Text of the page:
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Allen's framework

There are thirteen basic relations that can hold between two intervals (see Figure 1; [2,6]). In order to represent indefinite information, the relation between two intervals is allowed to be a disjunction of the basic relations. Sets are used to list the disjunctions. For example, the relation {m,o,s} between events A and B represents the disjunction,

Let I be the set of all basic relations, {b,bi,m,mi,o,oi,s,si,d,di,f,fi,eq}. Allen allows the relation between two events to be any subset of I.

Figure 1: Basic relations between intervals

We use a graphical notation where vertices represent events and directed edges are labeled with sets of basic relations. As a graphical convention, we never show the edges (i, i), and if we show the edge (i, j), we do not show the edge (j, i). Any edge for which we have no explicit knowledge of the relation is labeled with I; by convention such edges are also not shown. We call networks with labels that are arbitrary subsets of I, interval algebra or IA networks.

Example 1. Allen and Koomen [3] show how IA networks can be used in non-linear planning with concurrent actions. As an example of representing temporal information using IA networks, consider the following blocks-world planning problem. There are three blocks, A, B, and C. In the initial state, the three blocks are all on the table. The goal state is simply a tower of the blocks with A on B and B on C. We associate states, actions, and properties with the intervals they hold over, and we can immediately write down the following temporal information.

Initial Conditions

Initial {d} Clear(A)
Initial {d} Clear(B)
Initial {d} Clear(C)

Goal Conditions

Goal {d} On(A,B)
Goal {d} On(B,C)
There is an action called ``Stack''. The effect of the stack action is On(x, y): block x is on top of block y. For the action to be successfully executed, the conditions Clear(x) and Clear(y) must hold: neither block x or block y have a block on them. Planning introduces two stacking actions and the following temporal constraints.
Stacking Action

Stack(A,B) {bi,mi} Initial
Stack(A,B) {d} Clear(A)
Stack(A,B) {f} Clear(B)
Stack(A,B) {m} On(A,B)

Stacking Action

Stack(B,C) {bi,mi} Initial
Stack(B,C) {d} Clear(B)
Stack(B,C) {f} Clear(C)
Stack(B,C) {m} On(B,C)
A graphical representation of the IA network for this planning problem is shown in Figure 2a. Two fundamental tasks are determining whether the temporal information is consistent, and, if so, finding one or more scenarios that are consistent with the temporal information.

An IA network is consistent if and only if there exists a mapping M of a real interval M(u) for each event or vertex u in the network such that the relations between events are satisfied (i.e., one of the disjuncts is satisfied). For example, consider the small subnetwork in Figure 2a consisting of the events On(A,B), On(B,C), and Goal. This subnetwork is consistent as demonstrated by the assignment, M(On(A,B)) = [1,5], M(On(B,C)) = [2,5], and M(Goal) = [3,4]. If we were to change the subnetwork and insist that On(A,B) must be before On(B,C), no such mapping would exist and the subnetwork would be inconsistent.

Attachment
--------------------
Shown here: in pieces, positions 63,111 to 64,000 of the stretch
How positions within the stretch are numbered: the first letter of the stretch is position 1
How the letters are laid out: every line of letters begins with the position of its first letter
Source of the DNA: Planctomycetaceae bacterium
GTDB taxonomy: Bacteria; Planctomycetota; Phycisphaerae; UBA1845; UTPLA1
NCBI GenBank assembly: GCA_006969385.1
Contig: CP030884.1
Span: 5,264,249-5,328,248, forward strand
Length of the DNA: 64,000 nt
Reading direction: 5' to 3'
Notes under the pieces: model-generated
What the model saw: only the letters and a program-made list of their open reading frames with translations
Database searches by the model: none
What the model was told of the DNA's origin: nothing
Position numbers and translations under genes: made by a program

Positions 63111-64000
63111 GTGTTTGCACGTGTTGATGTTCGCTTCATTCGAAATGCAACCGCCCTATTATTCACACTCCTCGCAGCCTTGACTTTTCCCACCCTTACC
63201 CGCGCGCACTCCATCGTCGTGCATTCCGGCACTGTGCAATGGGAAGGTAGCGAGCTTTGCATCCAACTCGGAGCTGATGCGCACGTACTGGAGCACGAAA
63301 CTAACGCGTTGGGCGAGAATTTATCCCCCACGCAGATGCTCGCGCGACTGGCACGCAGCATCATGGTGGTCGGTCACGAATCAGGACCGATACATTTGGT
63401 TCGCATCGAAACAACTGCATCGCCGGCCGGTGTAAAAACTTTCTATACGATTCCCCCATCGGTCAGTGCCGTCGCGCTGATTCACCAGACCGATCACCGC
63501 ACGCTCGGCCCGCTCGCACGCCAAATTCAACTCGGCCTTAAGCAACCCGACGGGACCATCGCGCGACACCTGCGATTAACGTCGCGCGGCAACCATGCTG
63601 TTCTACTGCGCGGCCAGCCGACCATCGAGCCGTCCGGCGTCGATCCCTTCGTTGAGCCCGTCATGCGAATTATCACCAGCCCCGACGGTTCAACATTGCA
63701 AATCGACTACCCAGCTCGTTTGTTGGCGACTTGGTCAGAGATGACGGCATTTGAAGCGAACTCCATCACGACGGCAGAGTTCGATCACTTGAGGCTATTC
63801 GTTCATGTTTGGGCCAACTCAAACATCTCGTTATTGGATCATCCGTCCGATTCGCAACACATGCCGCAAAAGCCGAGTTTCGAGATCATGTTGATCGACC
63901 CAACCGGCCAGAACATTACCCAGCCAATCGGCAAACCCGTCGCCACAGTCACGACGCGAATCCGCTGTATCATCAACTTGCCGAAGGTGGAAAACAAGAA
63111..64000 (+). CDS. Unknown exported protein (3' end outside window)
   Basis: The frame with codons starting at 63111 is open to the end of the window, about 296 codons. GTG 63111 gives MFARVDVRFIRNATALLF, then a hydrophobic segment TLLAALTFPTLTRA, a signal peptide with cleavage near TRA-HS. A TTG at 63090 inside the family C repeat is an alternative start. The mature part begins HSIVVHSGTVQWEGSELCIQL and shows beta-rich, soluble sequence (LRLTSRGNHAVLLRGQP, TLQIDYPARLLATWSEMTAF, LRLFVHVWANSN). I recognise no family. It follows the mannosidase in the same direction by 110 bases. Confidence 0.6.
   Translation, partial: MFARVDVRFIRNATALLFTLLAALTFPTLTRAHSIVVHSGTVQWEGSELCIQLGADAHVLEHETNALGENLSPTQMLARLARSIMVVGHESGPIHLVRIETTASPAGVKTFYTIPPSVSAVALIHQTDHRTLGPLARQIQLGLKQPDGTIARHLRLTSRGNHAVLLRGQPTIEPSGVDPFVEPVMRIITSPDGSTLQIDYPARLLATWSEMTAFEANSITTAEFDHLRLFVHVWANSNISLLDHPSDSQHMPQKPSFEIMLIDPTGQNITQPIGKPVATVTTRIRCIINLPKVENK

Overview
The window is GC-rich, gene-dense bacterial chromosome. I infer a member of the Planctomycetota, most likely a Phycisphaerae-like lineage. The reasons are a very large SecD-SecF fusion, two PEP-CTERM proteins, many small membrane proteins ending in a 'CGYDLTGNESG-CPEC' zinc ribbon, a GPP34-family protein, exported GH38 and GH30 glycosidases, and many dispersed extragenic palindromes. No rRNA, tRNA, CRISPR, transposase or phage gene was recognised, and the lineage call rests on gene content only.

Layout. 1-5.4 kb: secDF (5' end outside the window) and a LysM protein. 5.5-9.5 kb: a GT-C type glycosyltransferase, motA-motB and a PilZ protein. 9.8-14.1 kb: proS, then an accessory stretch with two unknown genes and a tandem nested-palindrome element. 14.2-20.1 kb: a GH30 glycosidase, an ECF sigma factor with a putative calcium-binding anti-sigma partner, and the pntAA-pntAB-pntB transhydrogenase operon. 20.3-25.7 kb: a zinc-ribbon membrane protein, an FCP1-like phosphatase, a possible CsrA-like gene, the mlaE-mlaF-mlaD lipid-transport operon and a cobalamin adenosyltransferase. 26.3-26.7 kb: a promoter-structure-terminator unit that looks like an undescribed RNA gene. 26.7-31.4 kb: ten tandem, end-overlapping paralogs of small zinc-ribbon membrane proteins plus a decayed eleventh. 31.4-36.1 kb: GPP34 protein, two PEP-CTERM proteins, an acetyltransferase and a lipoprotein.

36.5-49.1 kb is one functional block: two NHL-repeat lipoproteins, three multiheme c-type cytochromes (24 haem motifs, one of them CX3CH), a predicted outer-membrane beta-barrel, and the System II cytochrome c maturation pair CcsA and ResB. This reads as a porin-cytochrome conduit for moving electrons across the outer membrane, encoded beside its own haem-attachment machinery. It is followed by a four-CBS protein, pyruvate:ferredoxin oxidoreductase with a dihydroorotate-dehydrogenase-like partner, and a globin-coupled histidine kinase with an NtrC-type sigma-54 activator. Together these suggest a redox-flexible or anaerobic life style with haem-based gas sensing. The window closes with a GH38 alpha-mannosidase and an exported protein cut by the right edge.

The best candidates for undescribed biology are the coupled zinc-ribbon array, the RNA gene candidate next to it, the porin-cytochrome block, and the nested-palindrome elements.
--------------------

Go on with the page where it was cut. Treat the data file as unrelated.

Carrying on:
A consistent scenario of an IA network is a non-disjunctive subnetwork (i.e., every edge is labeled with a single basic relation) that is consistent. In our planning example, finding a consistent scenario of the network corresponds to finding an ordering of the actions that will accomplish the goal of stacking the three blocks. One such consistent scenario can be reconstructed from the qualitative mapping shown in Figure 2b.

Figure 2: Representing qualitative relations between intervals

Example 2. Golumbic and Shamir [12] discuss how IA networks can be used in a problem in molecular biology: examining the structure of the DNA of an organism [4]. The intervals in the IA network represent segments of DNA. Experiments can be performed to determine whether a pair of segments is either disjoint or intersects. Thus, the IA networks that result contain edges labeled with disjoint ({b,bi}), intersects ({m,mi,o,oi,s,si,d,di,f,fi,eq}), or I, the set of all basic relations---which indicates no experiment was performed. If the IA network is consistent, this is evidence for the hypothesis that DNA is linear in structure; if it is inconsistent, DNA is nonlinear (it forms loops, for example). Golumbic and Shamir [12] show that determining consistency in this restricted version of IA networks is NP-complete. We will show that problems that arise in this application can often be solved quickly in practice.

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Next: Test problems Up: Representing Temporal Information Previous: Representing Temporal Information